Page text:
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January 02 2011

December 09 2010

25 Tips for Intermediate Git Users : Andy Jeffries : Ruby on Rails, MySQL and jQuery Developer

I’ve been using git for about 18 months now and thought I knew it pretty well. Then we had Scott Chacon from GitHub over to do some training at LVS, a supplier/developer of betting/gaming software (where I’m currently contracting) and I learnt a ton in the first day.

As someone who’s always felt fairly comfortable in Git, I thought sharing some of the nuggets I learnt with the community might help someone to find an answer without needing to do lots of research.

September 29 2010

6 Tips for Designing with Lines | Design Shack

Today we’re going to look at one of the simplest possible design elements: a line. We’ll learn how to wield lines properly as well as what to avoid when implementing them.

Adding a few simple lines to a design can bring structure and graphical flair to an otherwise boring design. It’s a dead simple trick that, when used effectively, has the effect of adding a layer of finish your design.
Reposted byMadMaid MadMaid

April 01 2010

nvie.com » Blog Archive » A successful Git branching model

In this post I present the development model that I’ve introduced for all of my projects (both at work and private) about a year ago, and which has turned out to be very successful. I’ve been meaning to write about it for a while now, but I’ve never really found the time to do so thoroughly, until now. I won’t talk about any of the projects’ details, merely about the branching strategy and release management.

March 30 2010

January 21 2010

November 05 2009

October 14 2009

Squeezing space with LaTeX | Research tips

I’ve been writing a grant application with a 10-page limit, and as usual it is difficult to squeeze everything in. No, I can’t just change the font as it has to be 12 point with at least 2 cm margins on an A4 page. Fortunately, LaTeX is packed full of powerful features that help in squeezing it all in. Here are some of the tips I’ve used over the years. Make your text block as big as possible. The simplest way to do that is using the geometry package:
Tags: latex tips

August 09 2009

nagios-config.png (PNG Image, 1342x943 pixels)

August 04 2009

Anton Olsen.com » Blog Archive » BASH: Split a string without ‘cut’ or ‘awk’

For a little test script I’m writing I needed to split a line on a ‘;’ but preservere the “s and ’s, something that echo doesn’t like to do. Digging deeper into the bash docs I see that there are some handy string handling functions. #!/bin/bash line=’this “is” a command;this “is” a pattern’ COMMAND=${line%;*} PATTERN=${line#*;} echo $COMMAND echo $PATTERN

July 26 2009

Git Magic - Preface

Rather than go into details, we provide rough instructions for particular effects. After repeated use, gradually you will understand how each trick works, and how to tailor the recipes for your needs.

July 12 2009

July 10 2009

How to identify what processes are generating IO Wait load. | ScriptBits, Little Bits Of Code You Cannot Live Without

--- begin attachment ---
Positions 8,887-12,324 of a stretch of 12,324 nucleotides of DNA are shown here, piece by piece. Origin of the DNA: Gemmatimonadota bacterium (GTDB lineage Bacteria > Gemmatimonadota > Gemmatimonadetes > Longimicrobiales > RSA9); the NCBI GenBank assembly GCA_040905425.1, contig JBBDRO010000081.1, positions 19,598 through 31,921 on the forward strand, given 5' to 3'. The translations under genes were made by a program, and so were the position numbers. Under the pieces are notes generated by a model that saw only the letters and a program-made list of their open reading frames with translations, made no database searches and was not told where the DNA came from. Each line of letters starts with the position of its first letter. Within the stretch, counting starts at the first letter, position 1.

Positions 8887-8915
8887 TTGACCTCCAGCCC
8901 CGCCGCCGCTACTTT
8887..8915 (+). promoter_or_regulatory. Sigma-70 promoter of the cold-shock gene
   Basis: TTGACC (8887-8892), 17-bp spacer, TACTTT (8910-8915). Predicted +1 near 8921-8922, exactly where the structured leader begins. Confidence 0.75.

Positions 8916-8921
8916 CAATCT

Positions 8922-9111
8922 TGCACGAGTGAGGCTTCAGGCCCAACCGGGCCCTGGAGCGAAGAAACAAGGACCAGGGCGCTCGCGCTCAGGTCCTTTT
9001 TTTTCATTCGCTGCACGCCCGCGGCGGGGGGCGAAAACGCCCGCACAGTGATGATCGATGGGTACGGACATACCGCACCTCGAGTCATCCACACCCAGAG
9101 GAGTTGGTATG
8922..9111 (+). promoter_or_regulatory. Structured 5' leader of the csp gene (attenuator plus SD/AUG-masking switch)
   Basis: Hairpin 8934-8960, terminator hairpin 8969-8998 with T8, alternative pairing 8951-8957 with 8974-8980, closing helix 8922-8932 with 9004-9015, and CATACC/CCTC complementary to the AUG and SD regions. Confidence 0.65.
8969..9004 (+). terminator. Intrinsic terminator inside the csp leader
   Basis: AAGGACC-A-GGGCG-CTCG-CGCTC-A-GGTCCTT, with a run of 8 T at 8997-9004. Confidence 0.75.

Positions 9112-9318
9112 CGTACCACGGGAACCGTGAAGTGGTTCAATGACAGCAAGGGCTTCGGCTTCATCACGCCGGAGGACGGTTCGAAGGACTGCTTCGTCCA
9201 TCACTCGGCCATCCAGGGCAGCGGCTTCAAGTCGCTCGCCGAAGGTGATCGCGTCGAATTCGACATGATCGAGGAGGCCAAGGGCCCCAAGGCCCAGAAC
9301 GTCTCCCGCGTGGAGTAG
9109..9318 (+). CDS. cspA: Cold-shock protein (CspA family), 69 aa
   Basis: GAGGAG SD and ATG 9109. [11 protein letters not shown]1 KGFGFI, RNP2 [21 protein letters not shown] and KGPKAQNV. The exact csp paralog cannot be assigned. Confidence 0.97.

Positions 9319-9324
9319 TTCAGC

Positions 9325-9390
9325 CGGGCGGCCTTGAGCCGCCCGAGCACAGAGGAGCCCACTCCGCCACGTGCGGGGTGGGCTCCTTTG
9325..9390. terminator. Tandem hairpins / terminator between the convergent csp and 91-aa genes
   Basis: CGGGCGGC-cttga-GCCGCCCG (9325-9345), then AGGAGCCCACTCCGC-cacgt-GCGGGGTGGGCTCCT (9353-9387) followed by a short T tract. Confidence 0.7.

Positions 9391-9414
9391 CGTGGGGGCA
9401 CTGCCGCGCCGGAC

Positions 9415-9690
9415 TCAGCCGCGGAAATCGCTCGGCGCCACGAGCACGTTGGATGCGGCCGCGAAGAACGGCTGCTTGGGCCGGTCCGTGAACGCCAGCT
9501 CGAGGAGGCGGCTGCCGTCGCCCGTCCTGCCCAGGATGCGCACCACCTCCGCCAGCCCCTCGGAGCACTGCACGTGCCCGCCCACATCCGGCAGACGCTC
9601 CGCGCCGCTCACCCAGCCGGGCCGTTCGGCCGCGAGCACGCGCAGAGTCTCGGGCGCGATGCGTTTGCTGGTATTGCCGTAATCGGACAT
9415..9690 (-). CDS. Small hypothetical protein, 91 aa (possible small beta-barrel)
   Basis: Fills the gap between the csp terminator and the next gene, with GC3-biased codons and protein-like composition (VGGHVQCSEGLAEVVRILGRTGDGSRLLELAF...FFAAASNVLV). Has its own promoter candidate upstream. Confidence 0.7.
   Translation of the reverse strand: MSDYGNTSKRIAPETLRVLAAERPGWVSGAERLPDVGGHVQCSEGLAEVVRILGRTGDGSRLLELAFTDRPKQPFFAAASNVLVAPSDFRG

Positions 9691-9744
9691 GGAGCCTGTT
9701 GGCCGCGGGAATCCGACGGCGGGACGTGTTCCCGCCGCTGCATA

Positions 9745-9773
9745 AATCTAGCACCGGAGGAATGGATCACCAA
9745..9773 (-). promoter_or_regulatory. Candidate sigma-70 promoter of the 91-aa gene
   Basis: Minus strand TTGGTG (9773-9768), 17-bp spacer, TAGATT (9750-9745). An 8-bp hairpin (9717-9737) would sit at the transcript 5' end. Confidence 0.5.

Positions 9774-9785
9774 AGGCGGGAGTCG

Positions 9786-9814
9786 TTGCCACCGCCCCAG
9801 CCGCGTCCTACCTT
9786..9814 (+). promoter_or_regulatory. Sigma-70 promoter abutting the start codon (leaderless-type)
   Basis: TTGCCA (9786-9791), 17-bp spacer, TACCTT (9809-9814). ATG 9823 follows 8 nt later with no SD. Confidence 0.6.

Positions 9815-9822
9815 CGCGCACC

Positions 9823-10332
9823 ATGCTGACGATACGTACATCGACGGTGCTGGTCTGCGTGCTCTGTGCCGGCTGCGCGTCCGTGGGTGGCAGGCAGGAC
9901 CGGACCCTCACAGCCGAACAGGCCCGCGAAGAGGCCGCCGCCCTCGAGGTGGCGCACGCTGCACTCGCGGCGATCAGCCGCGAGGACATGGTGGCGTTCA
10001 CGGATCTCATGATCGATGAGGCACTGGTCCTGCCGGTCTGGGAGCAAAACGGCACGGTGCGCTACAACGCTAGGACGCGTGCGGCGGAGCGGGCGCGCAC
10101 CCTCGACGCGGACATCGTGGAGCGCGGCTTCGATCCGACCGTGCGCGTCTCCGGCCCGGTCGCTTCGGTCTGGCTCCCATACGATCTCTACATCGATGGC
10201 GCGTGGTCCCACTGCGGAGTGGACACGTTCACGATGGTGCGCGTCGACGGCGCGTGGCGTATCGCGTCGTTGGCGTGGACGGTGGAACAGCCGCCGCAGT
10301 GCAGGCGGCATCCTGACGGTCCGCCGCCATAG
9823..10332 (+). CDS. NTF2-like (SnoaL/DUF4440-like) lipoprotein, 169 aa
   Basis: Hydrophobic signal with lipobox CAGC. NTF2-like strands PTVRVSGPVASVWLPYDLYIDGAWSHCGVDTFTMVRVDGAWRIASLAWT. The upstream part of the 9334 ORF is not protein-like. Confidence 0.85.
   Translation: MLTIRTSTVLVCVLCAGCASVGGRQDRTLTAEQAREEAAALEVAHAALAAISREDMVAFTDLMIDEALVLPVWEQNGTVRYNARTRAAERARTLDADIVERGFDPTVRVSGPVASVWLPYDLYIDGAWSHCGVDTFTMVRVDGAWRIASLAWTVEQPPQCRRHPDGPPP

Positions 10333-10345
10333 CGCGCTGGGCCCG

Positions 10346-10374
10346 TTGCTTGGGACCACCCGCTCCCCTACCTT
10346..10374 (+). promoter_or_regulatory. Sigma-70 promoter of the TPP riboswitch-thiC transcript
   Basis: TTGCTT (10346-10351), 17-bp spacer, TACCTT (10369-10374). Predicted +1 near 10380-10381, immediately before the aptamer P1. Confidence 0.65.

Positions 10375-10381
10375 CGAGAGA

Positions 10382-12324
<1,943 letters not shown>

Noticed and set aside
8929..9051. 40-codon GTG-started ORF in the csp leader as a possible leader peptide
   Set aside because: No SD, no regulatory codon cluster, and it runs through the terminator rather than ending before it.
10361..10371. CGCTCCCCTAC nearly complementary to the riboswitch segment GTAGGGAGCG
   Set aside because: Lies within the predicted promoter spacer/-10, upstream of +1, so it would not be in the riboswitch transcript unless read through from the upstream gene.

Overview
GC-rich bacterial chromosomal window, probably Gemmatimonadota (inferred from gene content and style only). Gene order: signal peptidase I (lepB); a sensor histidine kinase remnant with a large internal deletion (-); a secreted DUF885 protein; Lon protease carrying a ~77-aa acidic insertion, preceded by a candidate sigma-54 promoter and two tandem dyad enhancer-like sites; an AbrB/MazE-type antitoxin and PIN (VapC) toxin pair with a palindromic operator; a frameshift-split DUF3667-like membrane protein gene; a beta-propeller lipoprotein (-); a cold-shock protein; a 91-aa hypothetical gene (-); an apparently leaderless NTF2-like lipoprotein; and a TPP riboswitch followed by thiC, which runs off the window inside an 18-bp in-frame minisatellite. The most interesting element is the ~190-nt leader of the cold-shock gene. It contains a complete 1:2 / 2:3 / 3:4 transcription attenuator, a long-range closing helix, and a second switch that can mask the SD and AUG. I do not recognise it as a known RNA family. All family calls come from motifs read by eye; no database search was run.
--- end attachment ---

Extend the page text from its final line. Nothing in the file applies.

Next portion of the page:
An easy way to identify what process is generating your IO Wait load is to enable block I/O debugging. This is done by setting /proc/sys/vm/block_dump to a non zero value like: echo 1 > /proc/sys/vm/block_dump This will cause messages like the following to start appearing in dmesg: bash(6856): dirtied inode 19446664 (ld-2.5.so) on md1 Using the following one-liner will produce a summary output of the dmesg entries: dmesg | egrep "READ|WRITE|dirtied" | egrep -o '([a-zA-Z]*)' | sort | uniq -c | sort -rn | head 354 md 324 export 288 kjournald 53 irqbalance 45 pdflush 14 portmap 14 bash 10 egrep 10 crond 8 ncftpput Once you are finished you should disable block I/O debugging by setting /proc/sys/vm/block_dump to a zero value like: echo 0 > /proc/sys/vm/block_dump

July 09 2009

Übergibson: Embedding vim Settings in the File You're Editing

Vim lets you embed options in the file itself so that other people who edit the file in vim will see it the way you do—all the tabs will line up correctly, etc., regardless of how they have their ~/.vimrc file set up. This is called a modeline, in the parlance of our times. I like to set the tabs to two characters when I’m writing code. So suppose I’m editing a shell script or something. #!/bin/sh # vim:ts=2:sw=2:expandtab:cindent

April 24 2009

blog dds: 2009.03.04 - Parallelizing Jobs with xargs

With multi-core processors sitting idle most of the time and workloads always increasing, it's important to have easy ways to make the CPUs earn their money's worth. My colleague Georgios Gousios told me today how the Unix xargs command can help in this regard. The GNU xargs command that comes with Linux and the one distributed with FreeBSD support a -P option through which one can specify the number of jobs to run in parallel. Using this flag (perhaps in conjunction with -n to limit the number of arguments passed to the executing program), makes it easy to fire commands in parallel in a controlled fashion.

April 14 2009

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